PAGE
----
Here’s why some NFL players are lobbing accusations of collusion over Lamar Jackson

Here’s why some NFL players are lobbing accusations of collusion over Lamar Jackson

A year ago this week, two grand juries in Texas declined to indict Deshaun Watson on any charges related to multiple women who alleged Watson sexually assaulted or sexually assaulted them while trying to massage the quarterback. then of the Houston Texans.

Once Watson was criminally clean, multiple teams—the Carolina Panthers, Atlanta Falcons, and New Orleans Saints—had the opportunity to trade and sign Watson, who at that point had not played a full season and was 28 years old. -25 as a Texans starter with one playoff win.

The Cleveland Browns outbid everyone else, signing Watson to a five-year, fully guaranteed, $230 million contract and sending three first-round draft picks to Houston.

And yet here we are 12 months later, and two of those three teams that were in hot pursuit of Watson and still without a long-term quarterback are telling reporters, including Yahoo! Sports’ Jori Epstein, that they are out for Lamar Jackson. That came hours after the Baltimore Ravens placed an exclusive tag on the QB, allowing any other team to make an offer and potentially sign him if the Ravens don’t match.

Jackson was the NFL’s second unanimous MVP when he was 23 years old. His Ravens have won 45 of his 61 career starts. He celebrated his 26th birthday eight weeks ago and is, by all accounts, a mainstay in his South Florida neighborhood and in Baltimore. He can be traded for two first-round picks rather than the three picks Houston was asking for, and he hasn’t been accused of misconduct by more than two dozen women. However … he is not attractive to these QB-desperate teams, but Watson was?

Of course.

You’ll forgive us if we don’t believe them.

Will Lamar Jackson play for the Ravens in 2023? (Tommy Gilligan/USA TODAY Sports)

Current and former players think something is wrong too. JJ Watt, Robert Griffin III, Tyrann Mathieu, Jaquan Brisker and Quandre Diggs were among those who cast doubt on reports that teams that should want a quarterback don’t want Jackson, with Diggs using the catchphrase in his tweet and Mathieu saying that anyone who asks. Jackson’s ability has not had to play defense against him.

The story continues

You’ll know if we smell even a little collusion in the air, the stench wafting over it all like a Rottweiler just sprayed by a skunk (don’t ask how I know that).

Not long after the details of Watson’s megadeal came to light last March, Ravens team owner Steve Bisciotti went on the record to express his displeasure with it and that it would make negotiations with other quarterbacks more difficult. difficult.

Bisciotti and the Ravens could have signed Jackson to an extension in 2021 after his third season. That was long before the Browns’ contract with Watson, so part of the reason he’s in this messy situation right now — assuming he doesn’t want to be — is his own fault. Moreover, the price for players, especially for center backs, never goes down. 2018 first-round draft pick Josh Allen signed a six-year extension with the Buffalo Bills through 2021 that includes $150 million in guaranteed money and a maximum of $258 million. Jackson and Baltimore could have done something similar and didn’t, and now the price has only gone up.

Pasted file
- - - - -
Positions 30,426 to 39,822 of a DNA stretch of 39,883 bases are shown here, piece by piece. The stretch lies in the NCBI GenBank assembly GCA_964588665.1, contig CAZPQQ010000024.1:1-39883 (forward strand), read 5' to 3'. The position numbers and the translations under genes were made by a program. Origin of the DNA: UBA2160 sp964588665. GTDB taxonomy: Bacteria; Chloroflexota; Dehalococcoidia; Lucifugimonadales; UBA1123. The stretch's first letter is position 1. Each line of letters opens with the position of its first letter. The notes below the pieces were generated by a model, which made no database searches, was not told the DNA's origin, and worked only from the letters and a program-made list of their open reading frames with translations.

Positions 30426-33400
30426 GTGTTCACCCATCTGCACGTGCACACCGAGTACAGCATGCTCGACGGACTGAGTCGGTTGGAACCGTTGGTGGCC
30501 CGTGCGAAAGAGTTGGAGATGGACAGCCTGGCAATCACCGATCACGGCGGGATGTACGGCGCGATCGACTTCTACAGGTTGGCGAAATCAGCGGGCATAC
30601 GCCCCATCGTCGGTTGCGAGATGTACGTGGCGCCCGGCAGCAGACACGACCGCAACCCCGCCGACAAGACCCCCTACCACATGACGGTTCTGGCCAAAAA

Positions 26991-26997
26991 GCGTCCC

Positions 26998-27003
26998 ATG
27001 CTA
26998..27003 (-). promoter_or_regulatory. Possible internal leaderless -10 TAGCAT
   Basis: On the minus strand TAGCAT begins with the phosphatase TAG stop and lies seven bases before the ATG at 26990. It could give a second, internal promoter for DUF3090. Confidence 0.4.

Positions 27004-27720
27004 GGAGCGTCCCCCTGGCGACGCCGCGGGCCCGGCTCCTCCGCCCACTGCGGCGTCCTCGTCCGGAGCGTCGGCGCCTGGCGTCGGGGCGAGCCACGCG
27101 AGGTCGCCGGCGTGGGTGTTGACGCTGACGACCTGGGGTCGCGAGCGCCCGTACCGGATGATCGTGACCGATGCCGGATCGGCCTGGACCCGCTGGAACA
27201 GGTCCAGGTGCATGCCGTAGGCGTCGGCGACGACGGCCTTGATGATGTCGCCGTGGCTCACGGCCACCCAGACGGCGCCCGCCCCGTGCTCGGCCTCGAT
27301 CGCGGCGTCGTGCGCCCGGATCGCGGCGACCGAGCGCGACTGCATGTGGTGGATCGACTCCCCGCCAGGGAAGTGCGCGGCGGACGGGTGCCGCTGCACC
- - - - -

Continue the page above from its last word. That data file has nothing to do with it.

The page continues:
Jackson has suffered injuries in each of the last two seasons. It’s also worth noting that the Ravens were third in the league in back-to-back games lost to injury in 2022 and lost the third-most in the league since 2009, and in the NFL Players Association poll , Baltimore players appreciated the strength. coach Steve Saunders at an F-minus, far and away the worst in the league. It’s likely no coincidence that Saunders was fired last month.

(We’ll pause here to reiterate that while it’s admirable that Jackson represented himself, it’s long past time for him to get an agent or even a lawyer who could have fought him team-wise at the bargaining table .)

Bisciotti and other team owners are apparently still concerned that Browns owner Jimmy Haslam broke ranks to guarantee Watson’s deal. This is not now, nor has it been or ever will be Lamar Jackson’s problem.

If he told Bisciotti and general manager Eric DeCosta that, as a league MVP who is more talented than Watson without any baggage, he deserves the same deal if not a little better, he is 100% correct.

If the owner class is salty with Haslam, don’t invite him to whatever ridiculous Michelin-chef-catered-yaht-yaht-in-St.-Tropez party they have planned for April, and don’t do it for Jackson and other players.

Of course, this was all to be expected: The writing has long been on the wall, but if last week’s NFLPA player survey revealed anything, it’s that a significant number of these team owners don’t actually care. profit. , at least not on the field. They care about their wealth, period.

There is nothing in the collective agreement that says any contract cannot be fully guaranteed. Team owners simply refuse to do it and will apparently do everything they can to make sure it doesn’t become the norm. Nothing prevents them from ending the current rule that requires teams to put all guaranteed contract money, in cash, into an escrow account (although the structure of the Kansas City Chiefs contract with Patrick Mahomes shows that there are ways to do this). They won’t end the practice because that would open the door for more cash-poor franchise owners to make more deals like the one Watson got.

And one that Jackson deserves.

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